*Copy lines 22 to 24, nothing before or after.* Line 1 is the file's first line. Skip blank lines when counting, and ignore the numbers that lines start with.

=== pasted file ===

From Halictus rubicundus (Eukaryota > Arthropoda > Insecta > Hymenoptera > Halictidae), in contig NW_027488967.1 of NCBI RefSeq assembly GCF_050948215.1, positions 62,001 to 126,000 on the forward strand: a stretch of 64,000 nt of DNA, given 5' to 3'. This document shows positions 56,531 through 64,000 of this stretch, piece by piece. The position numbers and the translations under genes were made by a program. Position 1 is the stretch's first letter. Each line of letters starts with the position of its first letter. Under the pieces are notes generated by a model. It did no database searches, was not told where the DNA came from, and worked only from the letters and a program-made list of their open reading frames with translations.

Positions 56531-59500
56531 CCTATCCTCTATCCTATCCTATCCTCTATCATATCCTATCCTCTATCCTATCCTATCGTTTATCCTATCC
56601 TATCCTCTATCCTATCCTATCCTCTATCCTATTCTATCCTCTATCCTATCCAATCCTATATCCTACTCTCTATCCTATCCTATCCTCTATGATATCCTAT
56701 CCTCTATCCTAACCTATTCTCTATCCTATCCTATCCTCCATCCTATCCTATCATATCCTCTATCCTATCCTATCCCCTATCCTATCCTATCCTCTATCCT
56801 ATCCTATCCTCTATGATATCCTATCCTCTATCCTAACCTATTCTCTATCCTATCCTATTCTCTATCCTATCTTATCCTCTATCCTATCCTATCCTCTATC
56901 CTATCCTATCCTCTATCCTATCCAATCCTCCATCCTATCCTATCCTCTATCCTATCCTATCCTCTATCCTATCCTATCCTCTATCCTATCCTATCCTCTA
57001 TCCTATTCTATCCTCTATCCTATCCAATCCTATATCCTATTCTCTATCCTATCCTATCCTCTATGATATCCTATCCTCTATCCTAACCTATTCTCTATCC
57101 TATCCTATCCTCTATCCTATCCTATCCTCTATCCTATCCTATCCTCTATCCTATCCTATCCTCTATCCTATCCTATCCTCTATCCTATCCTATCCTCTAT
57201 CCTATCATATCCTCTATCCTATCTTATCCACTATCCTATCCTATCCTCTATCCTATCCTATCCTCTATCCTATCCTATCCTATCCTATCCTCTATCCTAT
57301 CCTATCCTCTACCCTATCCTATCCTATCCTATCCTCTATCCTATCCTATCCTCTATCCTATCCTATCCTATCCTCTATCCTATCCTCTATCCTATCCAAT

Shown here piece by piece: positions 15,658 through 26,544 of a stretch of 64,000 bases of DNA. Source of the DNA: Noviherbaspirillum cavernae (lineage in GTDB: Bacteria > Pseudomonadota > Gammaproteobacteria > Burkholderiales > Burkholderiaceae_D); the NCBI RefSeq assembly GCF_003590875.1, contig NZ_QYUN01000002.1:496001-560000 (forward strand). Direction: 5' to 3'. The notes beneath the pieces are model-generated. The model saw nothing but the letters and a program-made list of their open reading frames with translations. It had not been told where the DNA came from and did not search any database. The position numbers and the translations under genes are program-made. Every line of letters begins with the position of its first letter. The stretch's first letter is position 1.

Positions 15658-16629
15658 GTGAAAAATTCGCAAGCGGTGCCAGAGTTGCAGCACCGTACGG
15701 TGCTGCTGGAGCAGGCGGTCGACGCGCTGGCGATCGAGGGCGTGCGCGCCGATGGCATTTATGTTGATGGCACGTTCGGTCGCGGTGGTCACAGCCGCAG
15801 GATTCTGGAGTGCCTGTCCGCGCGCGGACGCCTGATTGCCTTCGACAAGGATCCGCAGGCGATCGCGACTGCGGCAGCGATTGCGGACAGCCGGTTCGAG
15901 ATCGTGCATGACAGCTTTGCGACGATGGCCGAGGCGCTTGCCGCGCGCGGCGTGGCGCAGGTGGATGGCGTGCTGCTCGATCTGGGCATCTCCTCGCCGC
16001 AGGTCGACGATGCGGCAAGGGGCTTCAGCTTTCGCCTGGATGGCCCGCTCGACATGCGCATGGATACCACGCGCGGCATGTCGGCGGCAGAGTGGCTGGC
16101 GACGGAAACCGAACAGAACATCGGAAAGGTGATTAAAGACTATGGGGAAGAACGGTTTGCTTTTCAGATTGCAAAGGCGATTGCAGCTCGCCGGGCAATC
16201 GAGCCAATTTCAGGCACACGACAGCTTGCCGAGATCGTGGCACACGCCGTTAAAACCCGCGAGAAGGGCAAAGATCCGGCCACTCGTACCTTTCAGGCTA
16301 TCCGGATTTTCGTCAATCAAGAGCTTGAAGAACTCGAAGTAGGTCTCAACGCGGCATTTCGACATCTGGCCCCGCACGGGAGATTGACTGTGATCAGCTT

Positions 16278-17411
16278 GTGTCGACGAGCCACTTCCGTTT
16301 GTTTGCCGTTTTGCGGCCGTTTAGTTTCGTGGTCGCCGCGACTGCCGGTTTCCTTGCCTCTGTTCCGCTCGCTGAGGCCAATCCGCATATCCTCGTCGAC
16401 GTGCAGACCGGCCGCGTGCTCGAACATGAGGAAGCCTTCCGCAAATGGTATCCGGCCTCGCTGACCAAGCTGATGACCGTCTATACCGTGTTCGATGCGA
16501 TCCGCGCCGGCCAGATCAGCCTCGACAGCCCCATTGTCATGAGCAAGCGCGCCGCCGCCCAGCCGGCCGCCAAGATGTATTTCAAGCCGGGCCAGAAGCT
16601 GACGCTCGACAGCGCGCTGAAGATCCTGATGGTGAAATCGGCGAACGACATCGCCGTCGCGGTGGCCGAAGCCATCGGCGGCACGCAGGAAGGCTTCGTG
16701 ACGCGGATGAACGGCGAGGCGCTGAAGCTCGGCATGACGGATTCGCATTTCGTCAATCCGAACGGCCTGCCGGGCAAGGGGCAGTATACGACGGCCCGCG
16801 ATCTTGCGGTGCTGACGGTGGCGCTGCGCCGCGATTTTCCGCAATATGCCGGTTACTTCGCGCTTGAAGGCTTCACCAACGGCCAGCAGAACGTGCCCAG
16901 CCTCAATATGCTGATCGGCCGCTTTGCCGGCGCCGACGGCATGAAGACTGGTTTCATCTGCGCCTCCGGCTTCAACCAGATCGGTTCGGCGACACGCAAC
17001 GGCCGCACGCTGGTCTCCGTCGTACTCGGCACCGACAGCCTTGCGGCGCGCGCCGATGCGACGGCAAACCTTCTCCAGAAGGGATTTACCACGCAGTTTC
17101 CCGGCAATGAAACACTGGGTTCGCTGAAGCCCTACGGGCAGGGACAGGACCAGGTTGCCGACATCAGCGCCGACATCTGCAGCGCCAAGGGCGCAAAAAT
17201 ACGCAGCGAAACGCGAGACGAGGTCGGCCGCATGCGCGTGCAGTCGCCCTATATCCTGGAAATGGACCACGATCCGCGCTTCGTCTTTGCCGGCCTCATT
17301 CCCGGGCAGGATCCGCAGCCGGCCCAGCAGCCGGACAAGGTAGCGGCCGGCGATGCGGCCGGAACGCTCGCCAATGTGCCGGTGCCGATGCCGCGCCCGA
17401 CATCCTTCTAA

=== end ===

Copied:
Positions 16278-17411
16278 GTGTCGACGAGCCACTTCCGTTT
16301 GTTTGCCGTTTTGCGGCCGTTTAGTTTCGTGGTCGCCGCGACTGCCGGTTTCCTTGCCTCTGTTCCGCTCGCTGAGGCCAATCCGCATATCCTCGTCGAC